In June, 2015, I attended the conference of the European Association of Teachers of Academic Writing (EATAW), which this year took place in Tallinn, Estonia. The conference, organized by the Tallinn University of Technology, was themed "Academic Writing in Multiple Scholarly, Socio-Cultural, Instructional and Disciplinary Contexts: Challenges and Perspectives.
I was part of a panel focusing on the potential and problems associated with the use of generic rubrics to evaluate writing. Here's a description of my presentation:
Chris Anson will orient the panel by asking an overarching question: can generic rubrics effectively serve the purpose of assessing writing across contexts? To answer this question, he will consider the application of criteria across contexts based on how bounded the contexts are, how closely aligned their learning goals are, and how synchronously their disparate instructors align their courses within the curriculum. Community rubrics may work most effectively within highly bounded, goal-based, synchronous curricula, while more particularized rubrics may be required across contexts that do not share these features, as documented in his and his colleagues’ work studying writing and speaking genres in different disciplines. The presentation will result in a theoretical framework for considering the development and use of common community rubrics.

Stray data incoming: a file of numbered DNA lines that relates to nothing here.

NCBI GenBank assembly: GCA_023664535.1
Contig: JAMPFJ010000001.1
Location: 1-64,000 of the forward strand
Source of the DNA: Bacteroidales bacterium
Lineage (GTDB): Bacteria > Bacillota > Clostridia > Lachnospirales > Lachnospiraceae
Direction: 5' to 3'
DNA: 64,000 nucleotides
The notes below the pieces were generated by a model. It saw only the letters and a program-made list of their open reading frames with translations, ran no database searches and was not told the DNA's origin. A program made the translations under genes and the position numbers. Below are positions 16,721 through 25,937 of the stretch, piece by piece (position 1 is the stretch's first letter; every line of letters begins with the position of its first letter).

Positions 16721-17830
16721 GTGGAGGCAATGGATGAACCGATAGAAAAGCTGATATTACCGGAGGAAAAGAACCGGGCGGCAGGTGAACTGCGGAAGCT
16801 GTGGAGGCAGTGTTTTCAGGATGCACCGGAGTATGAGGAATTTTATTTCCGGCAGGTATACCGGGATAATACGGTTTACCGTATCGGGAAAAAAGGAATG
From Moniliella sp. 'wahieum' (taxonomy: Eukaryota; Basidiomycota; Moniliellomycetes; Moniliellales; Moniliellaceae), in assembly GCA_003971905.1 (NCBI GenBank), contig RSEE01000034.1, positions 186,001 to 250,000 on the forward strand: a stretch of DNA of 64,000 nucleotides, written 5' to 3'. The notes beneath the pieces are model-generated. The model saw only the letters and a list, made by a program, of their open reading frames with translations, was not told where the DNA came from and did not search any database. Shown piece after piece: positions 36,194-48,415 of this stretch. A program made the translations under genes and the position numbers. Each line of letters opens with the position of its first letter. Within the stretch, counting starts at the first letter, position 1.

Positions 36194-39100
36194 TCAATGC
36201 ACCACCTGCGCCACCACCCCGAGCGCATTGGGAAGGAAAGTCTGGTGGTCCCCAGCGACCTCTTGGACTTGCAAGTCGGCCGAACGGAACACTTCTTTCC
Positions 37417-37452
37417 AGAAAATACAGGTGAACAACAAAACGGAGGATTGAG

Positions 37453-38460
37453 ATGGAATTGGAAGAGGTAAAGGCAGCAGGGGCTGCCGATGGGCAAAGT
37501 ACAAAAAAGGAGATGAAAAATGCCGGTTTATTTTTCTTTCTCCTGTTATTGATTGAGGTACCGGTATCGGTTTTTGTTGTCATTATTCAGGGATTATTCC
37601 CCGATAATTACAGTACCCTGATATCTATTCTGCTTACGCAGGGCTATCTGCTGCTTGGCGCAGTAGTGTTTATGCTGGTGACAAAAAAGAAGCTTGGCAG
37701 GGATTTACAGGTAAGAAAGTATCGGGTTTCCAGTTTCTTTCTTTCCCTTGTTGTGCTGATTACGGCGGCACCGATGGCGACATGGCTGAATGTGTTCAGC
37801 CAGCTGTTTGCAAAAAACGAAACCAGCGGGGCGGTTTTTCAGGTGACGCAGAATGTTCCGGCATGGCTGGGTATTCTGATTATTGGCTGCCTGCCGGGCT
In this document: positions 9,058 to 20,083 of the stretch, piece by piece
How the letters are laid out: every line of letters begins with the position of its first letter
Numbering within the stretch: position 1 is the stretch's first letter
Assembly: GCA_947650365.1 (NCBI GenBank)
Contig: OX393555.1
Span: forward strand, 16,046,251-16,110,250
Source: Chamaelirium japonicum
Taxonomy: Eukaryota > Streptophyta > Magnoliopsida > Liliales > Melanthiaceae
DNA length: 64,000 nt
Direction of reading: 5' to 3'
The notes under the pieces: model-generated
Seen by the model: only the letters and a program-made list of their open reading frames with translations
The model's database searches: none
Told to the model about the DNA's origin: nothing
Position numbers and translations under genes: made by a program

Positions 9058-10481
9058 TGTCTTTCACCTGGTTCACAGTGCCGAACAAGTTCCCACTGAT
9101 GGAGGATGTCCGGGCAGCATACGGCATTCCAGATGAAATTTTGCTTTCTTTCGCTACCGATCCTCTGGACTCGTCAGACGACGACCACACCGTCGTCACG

It was great to explore the medieval old town of Tallinn, and to enjoy the conference dinner, which took place in a castle on the outskirts of town.